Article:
The Adventures of Odysseus and The Tales of Troy

Page: 96

For long Odysseus stood with the bow in his hands, handling it as a minstrel handles a lyre when he stretches a cord or tightens a peg. Then he bent the great bow; he bent it without an effort, and at his touch the bow-string made a sound that was like the cry of a swallow. The wooers seeing him bend that mighty bow felt, every man of them, a sharp pain at the heart. They saw Odysseus take up an arrow and fit it to the string. He held the notch, and he drew the string, and he shot the bronze-weighted arrow straight through the holes in the back of the axe-heads.

Then as Eumæus took up the axes, and brought them outside, he said, 'Thou seest, lord Telemachus, that thy guest does not shame thee through foolish boasting. I have bent the bow of Odysseus, and I have shot the arrow aright. But now it is time to provide the feast for the lords who woo thy lady mother. While it is yet light, the feast must be served to them, and with the feast they must have music and the dance.'


Saying this he nodded to Telemachus, bending his terrible brows. Telemachus instantly girt his sword upon him and took I

t is ended,' Odysseus said, 'My trial is ended. Now will I have another mark.' Saying this, he put the bronze-weighted arrow against the string of the bow, and shot at the first of his enemies.

It was at Antinous he pointed the arrow—at Antinous who was even then lifting up a golden cup filled with wine, and who was smiling, with death far from his thoughts. Odysseus aimed at him, and smote him with the arrow in the throat and the point passed out clean through his neck. The wine cup fell from his hands and Antinous fell dead across the table. Then did all the wooers raise a shout, threatening Odysseus for sending an arrow astray. It did not come into their minds that this stranger-beggar had aimed to kill Antinous.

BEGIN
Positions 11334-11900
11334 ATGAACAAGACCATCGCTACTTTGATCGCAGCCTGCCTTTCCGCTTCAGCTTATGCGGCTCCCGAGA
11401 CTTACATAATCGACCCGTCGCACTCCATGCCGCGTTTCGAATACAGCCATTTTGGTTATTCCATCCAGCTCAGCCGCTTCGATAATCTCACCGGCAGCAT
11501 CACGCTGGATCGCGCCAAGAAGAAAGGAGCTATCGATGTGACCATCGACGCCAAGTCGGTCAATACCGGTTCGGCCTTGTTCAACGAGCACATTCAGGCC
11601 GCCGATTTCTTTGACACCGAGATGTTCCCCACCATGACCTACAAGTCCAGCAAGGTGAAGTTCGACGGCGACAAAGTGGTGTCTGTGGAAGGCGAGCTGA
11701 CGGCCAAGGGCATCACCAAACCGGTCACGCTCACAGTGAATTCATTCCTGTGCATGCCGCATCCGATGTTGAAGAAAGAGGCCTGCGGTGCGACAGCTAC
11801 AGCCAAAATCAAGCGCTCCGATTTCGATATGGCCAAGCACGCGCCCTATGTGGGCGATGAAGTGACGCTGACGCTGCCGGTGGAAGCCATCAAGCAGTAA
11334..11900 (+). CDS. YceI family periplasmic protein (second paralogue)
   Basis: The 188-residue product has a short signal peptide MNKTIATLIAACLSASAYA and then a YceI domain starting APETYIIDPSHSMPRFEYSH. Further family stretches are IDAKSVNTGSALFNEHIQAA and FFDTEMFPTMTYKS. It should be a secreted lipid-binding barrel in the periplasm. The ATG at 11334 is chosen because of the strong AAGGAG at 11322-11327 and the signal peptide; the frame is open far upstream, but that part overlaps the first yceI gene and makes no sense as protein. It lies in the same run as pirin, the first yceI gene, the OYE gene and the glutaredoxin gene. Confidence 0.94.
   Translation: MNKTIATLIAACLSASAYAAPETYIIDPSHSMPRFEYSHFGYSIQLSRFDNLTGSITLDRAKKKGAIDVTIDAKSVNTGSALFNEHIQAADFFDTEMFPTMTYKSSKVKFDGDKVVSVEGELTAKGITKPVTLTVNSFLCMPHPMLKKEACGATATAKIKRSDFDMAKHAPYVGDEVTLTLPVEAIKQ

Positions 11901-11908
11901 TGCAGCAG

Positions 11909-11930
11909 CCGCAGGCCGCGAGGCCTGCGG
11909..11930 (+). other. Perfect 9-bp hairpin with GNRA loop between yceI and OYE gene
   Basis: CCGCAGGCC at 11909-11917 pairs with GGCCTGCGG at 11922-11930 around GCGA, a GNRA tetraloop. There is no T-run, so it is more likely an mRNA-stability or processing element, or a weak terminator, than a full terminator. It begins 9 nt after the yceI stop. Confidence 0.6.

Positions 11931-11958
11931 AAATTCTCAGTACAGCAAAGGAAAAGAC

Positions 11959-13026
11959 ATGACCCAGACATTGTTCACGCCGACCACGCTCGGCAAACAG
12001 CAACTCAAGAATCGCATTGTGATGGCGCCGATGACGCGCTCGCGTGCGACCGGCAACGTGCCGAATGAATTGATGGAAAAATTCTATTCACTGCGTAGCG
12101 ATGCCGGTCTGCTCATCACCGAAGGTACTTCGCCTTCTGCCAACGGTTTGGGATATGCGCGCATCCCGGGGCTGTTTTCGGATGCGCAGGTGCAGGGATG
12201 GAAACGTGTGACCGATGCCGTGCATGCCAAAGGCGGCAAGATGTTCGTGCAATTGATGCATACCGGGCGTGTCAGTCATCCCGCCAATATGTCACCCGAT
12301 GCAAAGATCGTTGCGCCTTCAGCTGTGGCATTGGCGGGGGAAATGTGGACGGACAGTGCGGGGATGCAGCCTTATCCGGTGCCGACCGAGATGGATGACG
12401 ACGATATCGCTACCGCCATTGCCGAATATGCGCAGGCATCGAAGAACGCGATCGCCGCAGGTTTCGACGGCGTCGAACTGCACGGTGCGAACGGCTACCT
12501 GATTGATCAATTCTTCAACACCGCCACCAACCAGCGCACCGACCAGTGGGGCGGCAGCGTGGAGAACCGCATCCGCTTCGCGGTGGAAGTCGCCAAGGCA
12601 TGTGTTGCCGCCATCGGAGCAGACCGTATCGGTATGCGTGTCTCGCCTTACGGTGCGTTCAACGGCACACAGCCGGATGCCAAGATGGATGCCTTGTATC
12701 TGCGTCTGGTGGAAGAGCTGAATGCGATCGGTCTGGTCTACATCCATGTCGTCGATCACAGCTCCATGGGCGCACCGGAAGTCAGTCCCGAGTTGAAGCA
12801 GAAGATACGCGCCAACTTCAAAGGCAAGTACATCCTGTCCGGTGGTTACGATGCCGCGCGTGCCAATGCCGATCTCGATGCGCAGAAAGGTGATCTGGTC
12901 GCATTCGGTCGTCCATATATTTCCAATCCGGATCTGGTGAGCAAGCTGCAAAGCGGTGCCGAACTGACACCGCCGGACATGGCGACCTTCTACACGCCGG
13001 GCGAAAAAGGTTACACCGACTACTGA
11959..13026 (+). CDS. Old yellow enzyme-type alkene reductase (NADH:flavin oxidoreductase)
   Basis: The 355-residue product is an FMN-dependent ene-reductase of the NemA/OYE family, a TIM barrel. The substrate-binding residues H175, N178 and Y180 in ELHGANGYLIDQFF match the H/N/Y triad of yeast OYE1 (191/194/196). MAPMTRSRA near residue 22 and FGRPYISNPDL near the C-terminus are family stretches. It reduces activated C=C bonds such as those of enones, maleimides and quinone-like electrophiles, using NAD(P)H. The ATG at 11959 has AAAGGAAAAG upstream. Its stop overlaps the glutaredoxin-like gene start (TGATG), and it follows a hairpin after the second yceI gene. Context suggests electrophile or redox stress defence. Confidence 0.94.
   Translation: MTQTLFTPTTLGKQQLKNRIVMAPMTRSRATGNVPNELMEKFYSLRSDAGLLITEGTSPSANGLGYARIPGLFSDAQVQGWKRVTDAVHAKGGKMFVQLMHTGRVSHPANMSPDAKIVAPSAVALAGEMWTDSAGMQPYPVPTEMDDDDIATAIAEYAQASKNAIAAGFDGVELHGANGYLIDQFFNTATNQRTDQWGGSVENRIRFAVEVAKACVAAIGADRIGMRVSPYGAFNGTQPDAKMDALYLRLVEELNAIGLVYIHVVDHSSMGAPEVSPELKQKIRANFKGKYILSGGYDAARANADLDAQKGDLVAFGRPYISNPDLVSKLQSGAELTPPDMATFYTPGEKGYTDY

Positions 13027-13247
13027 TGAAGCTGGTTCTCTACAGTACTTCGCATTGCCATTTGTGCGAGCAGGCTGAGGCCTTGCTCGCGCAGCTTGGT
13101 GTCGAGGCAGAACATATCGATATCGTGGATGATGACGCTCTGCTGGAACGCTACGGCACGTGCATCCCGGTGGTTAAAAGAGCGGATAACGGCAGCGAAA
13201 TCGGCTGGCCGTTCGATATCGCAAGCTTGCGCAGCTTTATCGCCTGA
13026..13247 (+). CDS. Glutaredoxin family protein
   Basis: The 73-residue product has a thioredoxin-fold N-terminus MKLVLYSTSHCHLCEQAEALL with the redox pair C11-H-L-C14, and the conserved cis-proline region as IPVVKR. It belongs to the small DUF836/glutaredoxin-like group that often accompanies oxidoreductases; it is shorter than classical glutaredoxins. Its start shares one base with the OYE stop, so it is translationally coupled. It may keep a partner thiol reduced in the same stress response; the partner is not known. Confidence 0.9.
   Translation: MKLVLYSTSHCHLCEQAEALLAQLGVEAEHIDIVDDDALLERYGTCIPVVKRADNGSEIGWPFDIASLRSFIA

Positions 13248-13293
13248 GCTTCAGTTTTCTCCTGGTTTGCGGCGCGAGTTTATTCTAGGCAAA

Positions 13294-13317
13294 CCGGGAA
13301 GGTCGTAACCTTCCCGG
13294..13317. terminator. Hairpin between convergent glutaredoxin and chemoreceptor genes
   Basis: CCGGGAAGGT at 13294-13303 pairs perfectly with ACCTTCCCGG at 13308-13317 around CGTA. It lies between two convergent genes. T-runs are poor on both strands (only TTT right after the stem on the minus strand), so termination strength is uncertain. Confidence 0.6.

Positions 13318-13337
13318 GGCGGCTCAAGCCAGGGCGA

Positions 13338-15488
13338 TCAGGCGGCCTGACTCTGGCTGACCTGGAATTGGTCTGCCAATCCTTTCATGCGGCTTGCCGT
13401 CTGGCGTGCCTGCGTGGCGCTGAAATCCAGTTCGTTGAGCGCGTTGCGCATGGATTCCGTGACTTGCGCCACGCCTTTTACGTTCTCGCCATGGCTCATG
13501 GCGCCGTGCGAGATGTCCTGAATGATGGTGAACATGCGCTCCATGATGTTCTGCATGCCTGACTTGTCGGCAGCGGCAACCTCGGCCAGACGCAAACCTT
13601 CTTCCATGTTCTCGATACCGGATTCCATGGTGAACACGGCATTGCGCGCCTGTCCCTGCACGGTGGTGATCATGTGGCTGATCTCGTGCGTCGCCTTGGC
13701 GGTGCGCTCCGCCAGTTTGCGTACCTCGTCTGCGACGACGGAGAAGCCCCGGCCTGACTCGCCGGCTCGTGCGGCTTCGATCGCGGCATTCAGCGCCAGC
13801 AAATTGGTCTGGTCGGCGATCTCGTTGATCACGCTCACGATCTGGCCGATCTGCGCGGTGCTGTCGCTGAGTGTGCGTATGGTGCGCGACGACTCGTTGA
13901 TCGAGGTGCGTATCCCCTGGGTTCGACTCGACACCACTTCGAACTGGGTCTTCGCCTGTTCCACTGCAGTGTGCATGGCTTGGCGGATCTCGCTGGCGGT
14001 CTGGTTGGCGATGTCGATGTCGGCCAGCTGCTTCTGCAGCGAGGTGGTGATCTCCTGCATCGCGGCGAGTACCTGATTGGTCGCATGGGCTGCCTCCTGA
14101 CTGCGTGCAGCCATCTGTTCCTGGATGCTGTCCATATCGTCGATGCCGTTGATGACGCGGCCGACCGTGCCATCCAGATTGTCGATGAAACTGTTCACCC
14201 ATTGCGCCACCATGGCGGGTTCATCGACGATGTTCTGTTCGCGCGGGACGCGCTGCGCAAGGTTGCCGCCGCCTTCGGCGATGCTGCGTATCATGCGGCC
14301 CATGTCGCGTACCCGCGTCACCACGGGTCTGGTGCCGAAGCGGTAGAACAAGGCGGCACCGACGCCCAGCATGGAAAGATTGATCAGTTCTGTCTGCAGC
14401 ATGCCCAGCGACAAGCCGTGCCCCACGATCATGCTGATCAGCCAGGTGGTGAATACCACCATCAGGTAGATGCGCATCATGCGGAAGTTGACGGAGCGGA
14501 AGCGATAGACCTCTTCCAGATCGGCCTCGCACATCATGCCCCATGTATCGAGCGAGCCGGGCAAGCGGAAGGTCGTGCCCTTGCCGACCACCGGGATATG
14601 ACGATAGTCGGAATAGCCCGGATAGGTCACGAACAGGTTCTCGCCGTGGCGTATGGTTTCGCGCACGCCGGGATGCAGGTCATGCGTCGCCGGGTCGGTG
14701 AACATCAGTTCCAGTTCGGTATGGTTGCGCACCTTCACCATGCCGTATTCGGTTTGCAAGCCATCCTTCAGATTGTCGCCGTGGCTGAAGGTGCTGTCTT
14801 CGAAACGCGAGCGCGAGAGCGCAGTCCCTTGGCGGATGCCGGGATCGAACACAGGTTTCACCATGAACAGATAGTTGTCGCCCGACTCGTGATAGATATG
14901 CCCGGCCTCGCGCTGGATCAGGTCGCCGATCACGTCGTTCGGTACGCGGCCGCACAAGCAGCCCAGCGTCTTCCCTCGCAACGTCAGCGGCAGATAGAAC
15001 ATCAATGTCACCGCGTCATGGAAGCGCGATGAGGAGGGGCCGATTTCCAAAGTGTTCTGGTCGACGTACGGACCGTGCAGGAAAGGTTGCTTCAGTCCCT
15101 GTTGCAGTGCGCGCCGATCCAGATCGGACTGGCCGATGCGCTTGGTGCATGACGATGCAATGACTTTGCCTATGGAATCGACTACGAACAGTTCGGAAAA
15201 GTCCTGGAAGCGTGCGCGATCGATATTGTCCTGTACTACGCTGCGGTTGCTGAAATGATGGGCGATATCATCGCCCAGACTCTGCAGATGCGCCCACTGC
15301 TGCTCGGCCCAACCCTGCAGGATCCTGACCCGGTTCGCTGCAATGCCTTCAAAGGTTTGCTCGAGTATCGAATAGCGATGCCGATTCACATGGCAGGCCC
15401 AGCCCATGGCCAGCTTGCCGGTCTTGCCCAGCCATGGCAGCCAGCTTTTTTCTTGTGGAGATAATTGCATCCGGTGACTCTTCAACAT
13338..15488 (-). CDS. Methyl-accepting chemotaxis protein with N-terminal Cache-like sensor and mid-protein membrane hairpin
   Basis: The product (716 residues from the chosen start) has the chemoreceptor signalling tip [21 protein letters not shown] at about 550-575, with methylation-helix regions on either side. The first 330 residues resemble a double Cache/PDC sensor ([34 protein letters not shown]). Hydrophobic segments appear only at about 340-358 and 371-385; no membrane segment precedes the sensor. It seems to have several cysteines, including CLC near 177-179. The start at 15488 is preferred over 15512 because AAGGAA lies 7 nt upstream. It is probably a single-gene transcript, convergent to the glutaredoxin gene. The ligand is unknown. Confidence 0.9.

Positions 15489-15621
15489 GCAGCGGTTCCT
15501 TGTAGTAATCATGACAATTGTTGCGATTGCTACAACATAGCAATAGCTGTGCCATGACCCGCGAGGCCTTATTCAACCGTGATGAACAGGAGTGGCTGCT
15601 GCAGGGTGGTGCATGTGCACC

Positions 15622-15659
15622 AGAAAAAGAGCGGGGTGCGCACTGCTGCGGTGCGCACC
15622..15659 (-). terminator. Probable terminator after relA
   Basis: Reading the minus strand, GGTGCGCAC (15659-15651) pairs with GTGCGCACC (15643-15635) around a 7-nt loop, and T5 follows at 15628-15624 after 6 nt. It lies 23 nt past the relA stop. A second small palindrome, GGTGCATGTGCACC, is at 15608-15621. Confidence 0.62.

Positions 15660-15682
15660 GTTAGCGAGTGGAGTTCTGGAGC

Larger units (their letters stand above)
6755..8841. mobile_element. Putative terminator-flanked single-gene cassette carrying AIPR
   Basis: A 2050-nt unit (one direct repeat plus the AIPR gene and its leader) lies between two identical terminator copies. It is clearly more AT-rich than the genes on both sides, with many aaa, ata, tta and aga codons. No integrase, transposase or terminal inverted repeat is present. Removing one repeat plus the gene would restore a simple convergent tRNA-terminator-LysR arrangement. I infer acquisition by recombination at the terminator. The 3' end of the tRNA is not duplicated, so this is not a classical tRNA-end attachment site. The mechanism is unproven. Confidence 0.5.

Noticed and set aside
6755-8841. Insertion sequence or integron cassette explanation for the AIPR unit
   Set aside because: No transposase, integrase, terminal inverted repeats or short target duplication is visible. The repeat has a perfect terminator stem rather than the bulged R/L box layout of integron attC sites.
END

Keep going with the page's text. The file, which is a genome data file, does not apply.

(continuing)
But Odysseus shouted back to them, 'Ye dogs, ye that said in your hearts that Odysseus would never return to his home, ye that wasted my substance, and troubled my wife, and injured my servants; ye who showed no fear of heaven, nor of the just judgements of men; behold Odysseus returned, and know what death is being loosed on you!'

Then Eurymachus shouted out, 'Friends, this man will not hold his hands, nor cease from shooting with the bow, until all of us are slain. Now must we enter into the battle with him. Draw your swords and hold up the tables before you for shields and advance upon him.'